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October 23 2013

Malcolm Gladwell Disabled Part of His Brain to Research Latest Book

Author Malcolm Gladwell met with MashableReads, Mashable's social book club, for a Twitter chat on Oct. 21 to discuss Gladwell's new book David and Goliath. In his book, Gladwell uses the story of David and Goliath to outline the hidden advantages of being an underdog.

In the Twitter chat, Gladwell and Mashable readers discussed instances when they felt that they were underdogs as well as their strategies for making the best out of a challenging situation. Gladwell revealed that to research David and Goliath, he had his prefrontal cortex disabled to mimic the effects of Attention Deficit Disorder. The hidden benefit to this supposed "disadvantage" was a surplus of creativity. If you missed the chat, check out the highlights below. Read more...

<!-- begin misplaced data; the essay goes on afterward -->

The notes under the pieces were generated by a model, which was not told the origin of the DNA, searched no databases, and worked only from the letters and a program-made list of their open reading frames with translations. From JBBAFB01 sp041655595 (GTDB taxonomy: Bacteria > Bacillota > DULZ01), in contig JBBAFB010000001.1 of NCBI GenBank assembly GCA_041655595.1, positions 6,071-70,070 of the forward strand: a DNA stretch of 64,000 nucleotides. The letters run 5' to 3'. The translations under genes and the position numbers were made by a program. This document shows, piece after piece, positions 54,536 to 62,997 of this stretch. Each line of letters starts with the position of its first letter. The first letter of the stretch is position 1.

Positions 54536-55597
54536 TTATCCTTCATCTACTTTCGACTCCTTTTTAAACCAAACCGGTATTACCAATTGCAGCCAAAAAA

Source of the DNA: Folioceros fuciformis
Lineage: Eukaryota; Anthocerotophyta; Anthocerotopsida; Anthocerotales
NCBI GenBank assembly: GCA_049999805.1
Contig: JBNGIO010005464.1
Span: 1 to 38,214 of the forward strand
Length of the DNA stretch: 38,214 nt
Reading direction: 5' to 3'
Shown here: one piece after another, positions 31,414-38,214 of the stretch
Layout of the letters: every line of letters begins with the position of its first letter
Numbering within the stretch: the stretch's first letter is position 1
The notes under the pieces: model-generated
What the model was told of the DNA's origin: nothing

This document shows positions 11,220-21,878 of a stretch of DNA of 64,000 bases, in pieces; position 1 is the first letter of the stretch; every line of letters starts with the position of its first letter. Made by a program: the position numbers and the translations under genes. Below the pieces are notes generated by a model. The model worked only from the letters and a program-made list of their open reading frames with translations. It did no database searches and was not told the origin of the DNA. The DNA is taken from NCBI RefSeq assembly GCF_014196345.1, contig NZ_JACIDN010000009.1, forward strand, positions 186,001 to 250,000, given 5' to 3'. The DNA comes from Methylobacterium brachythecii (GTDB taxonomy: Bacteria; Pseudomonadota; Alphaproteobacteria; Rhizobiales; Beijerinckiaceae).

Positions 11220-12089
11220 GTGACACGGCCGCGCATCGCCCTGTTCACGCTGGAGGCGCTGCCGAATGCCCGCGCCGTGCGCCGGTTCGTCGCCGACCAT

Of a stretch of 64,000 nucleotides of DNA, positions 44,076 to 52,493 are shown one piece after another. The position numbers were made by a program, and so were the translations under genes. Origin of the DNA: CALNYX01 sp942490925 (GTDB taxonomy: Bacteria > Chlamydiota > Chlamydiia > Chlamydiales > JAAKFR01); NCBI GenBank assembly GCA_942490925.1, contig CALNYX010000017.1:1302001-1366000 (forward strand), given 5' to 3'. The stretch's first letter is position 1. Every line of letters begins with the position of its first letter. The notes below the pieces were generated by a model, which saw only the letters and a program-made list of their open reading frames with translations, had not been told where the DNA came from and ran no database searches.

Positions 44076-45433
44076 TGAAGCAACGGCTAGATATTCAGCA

More about Books, Non Fiction, Malcolm Gladwell, Lifestyle, and Work Play

July 13 2011

HOW TO: Turn Fans Into Brand Ambassadors

The Behind the Social Media Campaign Series is supported by Oneupweb, an award-winning agency specializing in search marketing, social media and design for mid-to-enterprise level brands. Download Oneupweb’s free whitepaper, “Measuring Social Media’s Contribution to the Bottom Line: 5 Tactics.”

The introduction of Malcolm Gladwell’s The Tipping Point in 2000 was a tipping point in its own right. Ever since that book was published, marketers have been obsessed with cultivating influencers — those members of the public whose messages go further than most.

The Tipping Point preceded social media as we know it today, but Gladwell’s model of “connectors + mavens = marketing success” fits well in the age of Twitter and Facebook. For a marketer, the mission is pretty simple: Find a bunch of influencers, get them charged up and then sit back and reap the rewards.